The pandemic, despite the pain and tragedy it has caused, is a moment in time. It's up to all of us to make it count.
3. Seizing the moment to bring about social justice and showing that we all have a choice (and that inaction, too, is a decision). As a generation known for being disrupters, many older adults — having stood up over the years for causes such as peace, women's rights, civil rights and LGBT rights — know about exposing injustices and working to do something about them. During the pandemic, we saw older adults of different races and ethnicities marching and protesting to bring greater attention to systematic disparities and the need for social justice.
In June 2020, a 75-year-old man in Buffalo, N.Y. named Martin donned his COVID-19 mask and went outside to join a crowd of people peacefully standing up against long-standing systematic inequities. Martin could have chosen to stay home. And he knew there were risks in gathering in a crowd, even masked, in the midst of a pandemic. But he was concerned and wanted to make his voice heard.
Like Martin, adults from all walks of life have wanted to make their voices heard. We saw people like 78-year-old Cherry in Houston, 69-year-old Rhonda in Louisville, 71-year-old Nick in Baltimore and 60-year-old Mallorie in Berkeley (representative of countless others) marching to bring greater attention to systematic disparities and the need for change.
They chose not to be on the sidelines of history and their stories inspired many more to do the same.
Herein lies a key to what we need today.
We Hold the Future in Our Hands
In 1971, civil rights activist Fannie Lou Hamer captured the importance of action and empowerment in a speech where she told the story of a wise old man. Hamer said he could answer questions that were almost impossible for others to answer.
So, one day two young people, trying to trip him up, devised a plan. "We're going to catch a bird, and we're going to carry it to this old man," they said. "And we're going to ask him, 'This that we hold in our hands today, is it alive or is it dead?' If he says 'Dead,' we're going to turn it loose and let it fly. But if he says, 'Alive,' we're going to crush it."
So, they walked up to this old man, and they said, "This that we hold in our hands today, is it alive or is it dead?"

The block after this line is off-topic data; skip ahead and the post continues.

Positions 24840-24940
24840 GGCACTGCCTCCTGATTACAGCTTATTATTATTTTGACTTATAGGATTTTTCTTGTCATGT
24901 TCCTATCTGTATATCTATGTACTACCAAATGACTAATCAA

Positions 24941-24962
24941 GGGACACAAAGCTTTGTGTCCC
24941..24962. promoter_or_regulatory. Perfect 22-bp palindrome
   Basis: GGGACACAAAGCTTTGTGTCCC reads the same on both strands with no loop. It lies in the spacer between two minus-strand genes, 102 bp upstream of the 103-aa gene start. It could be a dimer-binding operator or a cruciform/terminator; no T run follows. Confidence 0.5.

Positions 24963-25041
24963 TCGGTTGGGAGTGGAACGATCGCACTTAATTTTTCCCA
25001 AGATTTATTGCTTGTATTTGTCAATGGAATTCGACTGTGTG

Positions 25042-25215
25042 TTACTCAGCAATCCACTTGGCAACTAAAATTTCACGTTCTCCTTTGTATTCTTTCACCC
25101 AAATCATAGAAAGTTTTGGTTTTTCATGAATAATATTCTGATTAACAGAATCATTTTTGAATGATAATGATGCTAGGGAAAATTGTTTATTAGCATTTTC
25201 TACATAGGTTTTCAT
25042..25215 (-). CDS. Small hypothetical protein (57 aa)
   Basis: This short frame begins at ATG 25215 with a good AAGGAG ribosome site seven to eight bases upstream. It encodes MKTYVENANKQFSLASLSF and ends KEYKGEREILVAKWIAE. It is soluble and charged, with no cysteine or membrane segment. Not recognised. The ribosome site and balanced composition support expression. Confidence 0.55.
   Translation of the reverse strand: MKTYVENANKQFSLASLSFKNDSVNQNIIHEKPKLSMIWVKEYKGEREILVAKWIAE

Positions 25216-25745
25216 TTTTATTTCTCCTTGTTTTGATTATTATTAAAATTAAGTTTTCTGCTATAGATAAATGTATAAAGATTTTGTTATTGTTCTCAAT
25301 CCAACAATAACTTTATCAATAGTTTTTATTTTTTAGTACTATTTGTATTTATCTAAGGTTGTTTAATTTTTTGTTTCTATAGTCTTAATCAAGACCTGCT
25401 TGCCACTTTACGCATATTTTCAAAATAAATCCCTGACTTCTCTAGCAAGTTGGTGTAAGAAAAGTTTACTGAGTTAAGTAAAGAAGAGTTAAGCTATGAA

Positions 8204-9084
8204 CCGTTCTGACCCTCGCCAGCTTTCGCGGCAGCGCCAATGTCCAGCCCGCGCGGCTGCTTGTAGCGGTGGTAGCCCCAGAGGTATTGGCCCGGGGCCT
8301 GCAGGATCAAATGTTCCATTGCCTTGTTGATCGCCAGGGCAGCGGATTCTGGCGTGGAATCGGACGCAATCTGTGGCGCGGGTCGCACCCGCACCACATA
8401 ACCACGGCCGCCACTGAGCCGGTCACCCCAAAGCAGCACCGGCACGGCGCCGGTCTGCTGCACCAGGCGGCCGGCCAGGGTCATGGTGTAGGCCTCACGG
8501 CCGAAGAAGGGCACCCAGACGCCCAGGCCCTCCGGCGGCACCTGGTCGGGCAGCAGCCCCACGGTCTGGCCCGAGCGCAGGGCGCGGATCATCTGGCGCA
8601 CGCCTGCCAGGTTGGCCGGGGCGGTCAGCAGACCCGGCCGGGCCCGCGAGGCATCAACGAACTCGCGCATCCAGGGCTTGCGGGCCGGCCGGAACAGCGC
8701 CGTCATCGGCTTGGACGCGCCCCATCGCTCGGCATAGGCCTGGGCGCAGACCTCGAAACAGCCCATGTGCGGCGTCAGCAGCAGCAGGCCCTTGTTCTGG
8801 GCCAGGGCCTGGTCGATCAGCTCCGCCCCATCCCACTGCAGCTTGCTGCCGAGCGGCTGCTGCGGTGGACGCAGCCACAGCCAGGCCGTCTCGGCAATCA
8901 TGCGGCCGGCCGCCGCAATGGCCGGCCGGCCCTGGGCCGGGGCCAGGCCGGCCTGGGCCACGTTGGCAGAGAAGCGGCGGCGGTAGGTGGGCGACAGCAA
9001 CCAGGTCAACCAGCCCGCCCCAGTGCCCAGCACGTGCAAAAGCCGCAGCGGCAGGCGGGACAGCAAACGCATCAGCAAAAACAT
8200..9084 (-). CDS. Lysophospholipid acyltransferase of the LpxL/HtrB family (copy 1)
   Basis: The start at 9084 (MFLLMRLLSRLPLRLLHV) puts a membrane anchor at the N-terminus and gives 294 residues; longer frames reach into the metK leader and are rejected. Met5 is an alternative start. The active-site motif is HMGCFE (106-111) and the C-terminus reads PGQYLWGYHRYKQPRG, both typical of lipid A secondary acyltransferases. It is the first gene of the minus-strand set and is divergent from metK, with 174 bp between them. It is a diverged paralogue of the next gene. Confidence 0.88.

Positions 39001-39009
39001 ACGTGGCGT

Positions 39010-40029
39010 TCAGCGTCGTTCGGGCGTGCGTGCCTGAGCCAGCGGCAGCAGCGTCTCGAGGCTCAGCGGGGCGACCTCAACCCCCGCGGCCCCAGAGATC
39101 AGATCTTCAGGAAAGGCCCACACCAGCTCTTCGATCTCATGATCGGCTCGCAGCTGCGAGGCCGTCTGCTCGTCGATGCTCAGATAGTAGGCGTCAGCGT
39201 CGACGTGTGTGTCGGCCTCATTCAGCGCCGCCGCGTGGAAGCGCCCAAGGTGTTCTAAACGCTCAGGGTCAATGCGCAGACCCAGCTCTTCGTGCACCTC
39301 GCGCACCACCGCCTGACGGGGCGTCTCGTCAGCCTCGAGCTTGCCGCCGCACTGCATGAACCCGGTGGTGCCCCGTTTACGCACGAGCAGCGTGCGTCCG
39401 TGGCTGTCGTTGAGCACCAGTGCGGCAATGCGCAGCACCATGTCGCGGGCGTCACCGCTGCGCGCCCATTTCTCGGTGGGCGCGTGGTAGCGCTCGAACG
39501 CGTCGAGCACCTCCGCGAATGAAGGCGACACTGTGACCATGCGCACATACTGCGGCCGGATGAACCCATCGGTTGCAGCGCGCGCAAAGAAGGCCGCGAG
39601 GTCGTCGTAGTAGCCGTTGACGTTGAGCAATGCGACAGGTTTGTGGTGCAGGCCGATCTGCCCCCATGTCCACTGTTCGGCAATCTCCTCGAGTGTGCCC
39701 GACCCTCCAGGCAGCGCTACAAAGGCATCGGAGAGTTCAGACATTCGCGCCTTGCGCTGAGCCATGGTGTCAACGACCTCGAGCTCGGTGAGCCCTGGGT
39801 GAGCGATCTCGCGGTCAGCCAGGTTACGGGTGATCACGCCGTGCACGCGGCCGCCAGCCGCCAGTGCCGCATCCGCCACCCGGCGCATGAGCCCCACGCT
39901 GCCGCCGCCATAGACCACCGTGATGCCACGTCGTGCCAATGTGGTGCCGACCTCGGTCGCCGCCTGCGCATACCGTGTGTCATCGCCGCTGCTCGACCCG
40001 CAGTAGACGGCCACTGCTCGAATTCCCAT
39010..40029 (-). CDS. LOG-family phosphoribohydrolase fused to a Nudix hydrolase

The old man looked at the young people, and then he smiled. "It's in your hands," he said.
Older adults are demonstrating that if we want a better world tomorrow, we need to speed the pace of progress today. We are, in fact, the change we've been waiting for. It is in our hands.
The 'We Can Do Better' Times
Before we arrive at the best of times, first must come a transitional period — call it the "we can do better" times.
The pandemic, for better or for worse (or both), has drastically changed our society, our community and — in many cases — us. While some changes we've experienced this past year won't turn out to be permanent, some will stay in place, many for the better.
I fully expect older Americans to continue to break stereotypes and continue to use their strength and resolve, honed over a lifetime, to drive progress.
What absolutely cannot continue to exist in post-COVID-19 America are the disparities and disadvantages that only grow deeper and wider as we age. We have an opportunity to set a new course and do the hard work to change systems, create new structures, and challenge those who say it all can't, or shouldn't, be done.
In everything we do, and with everything we have, we hold an opportunity to construct a future that builds wealth, strengthens health and ensures the same economic and educational opportunity that benefits not just the privileged but those historically marginalized.
This isn't just wishful thinking. It's something that actually can happen. But we must be brave enough to want it, confident enough to plan it and proactive enough to make it happen.
Amid all that happened in 2020, it was particularly poignant to lose the great civil rights icon and U.S. Representative John Lewis. In his book "Across That Bridge: A Vision of Change and the Future of America," he wrote, "It is only through examining history that you become aware of where you stand within the continuum of change."
Sit with those words for a while. Hopefully, the pandemic will soon be history. But it has laid bare a stark reality. Given history, where do you stand within the continuum of change?
Jean Accius is senior vice president of global thought leadership at AARP and a 2020 Next Avenue Influencer in Aging.